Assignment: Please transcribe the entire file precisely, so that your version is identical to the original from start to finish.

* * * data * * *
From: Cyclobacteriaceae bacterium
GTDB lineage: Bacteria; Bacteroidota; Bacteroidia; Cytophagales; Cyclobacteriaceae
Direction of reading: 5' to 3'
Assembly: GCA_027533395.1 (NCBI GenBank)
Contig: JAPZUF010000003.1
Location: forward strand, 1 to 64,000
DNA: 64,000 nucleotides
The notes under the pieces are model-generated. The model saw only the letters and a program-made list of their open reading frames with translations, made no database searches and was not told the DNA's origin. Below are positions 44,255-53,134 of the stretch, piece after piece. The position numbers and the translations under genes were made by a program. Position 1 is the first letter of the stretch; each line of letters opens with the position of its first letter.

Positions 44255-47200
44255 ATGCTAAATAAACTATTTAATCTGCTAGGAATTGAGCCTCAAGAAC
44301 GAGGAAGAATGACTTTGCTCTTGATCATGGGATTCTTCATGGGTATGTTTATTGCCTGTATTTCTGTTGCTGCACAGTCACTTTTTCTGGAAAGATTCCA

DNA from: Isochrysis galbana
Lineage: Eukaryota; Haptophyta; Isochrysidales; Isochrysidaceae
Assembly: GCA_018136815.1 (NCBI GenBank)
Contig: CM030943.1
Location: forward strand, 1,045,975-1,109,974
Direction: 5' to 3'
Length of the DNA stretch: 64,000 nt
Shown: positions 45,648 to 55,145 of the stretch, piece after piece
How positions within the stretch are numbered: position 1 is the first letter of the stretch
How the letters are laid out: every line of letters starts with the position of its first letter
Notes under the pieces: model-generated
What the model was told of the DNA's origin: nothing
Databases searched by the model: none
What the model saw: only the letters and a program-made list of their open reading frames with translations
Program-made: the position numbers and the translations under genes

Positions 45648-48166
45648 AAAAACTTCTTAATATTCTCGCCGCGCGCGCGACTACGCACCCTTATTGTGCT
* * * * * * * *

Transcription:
From: Cyclobacteriaceae bacterium
GTDB lineage: Bacteria; Bacteroidota; Bacteroidia; Cytophagales; Cyclobacteriaceae
Direction of reading: 5' to 3'
Assembly: GCA_027533395.1 (NCBI GenBank)
Contig: JAPZUF010000003.1
Location: forward strand, 1 to 64,000
DNA: 64,000 nucleotides
The notes under the pieces are model-generated. The model saw only the letters and a program-made list of their open reading frames with translations, made no database searches and was not told the DNA's origin. Below are positions 44,255-53,134 of the stretch, piece after piece. The position numbers and the translations under genes were made by a program. Position 1 is the first letter of the stretch; each line of letters opens with the position of its first letter.

Positions 44255-47200
44255 ATGCTAAATAAACTATTTAATCTGCTAGGAATTGAGCCTCAAGAAC
44301 GAGGAAGAATGACTTTGCTCTTGATCATGGGATTCTTCATGGGTATGTTTATTGCCTGTATTTCTGTTGCTGCACAGTCACTTTTTCTGGAAAGATTCCA

DNA from: Isochrysis galbana
Lineage: Eukaryota; Haptophyta; Isochrysidales; Isochrysidaceae
Assembly: GCA_018136815.1 (NCBI GenBank)
Contig: CM030943.1
Location: forward strand, 1,045,975-1,109,974
Direction: 5' to 3'
Length of the DNA stretch: 64,000 nt
Shown: positions 45,648 to 55,145 of the stretch, piece after piece
How positions within the stretch are numbered: position 1 is the first letter of the stretch
How the letters are laid out: every line of letters starts with the position of its first letter
Notes under the pieces: model-generated
What the model was told of the DNA's origin: nothing
Databases searched by the model: none
What the model saw: only the letters and a program-made list of their open reading frames with translations
Program-made: the position numbers and the translations under genes

Positions 45648-48166
45648 AAAAACTTCTTAATATTCTCGCCGCGCGCGCGACTACGCACCCTTATTGTGCT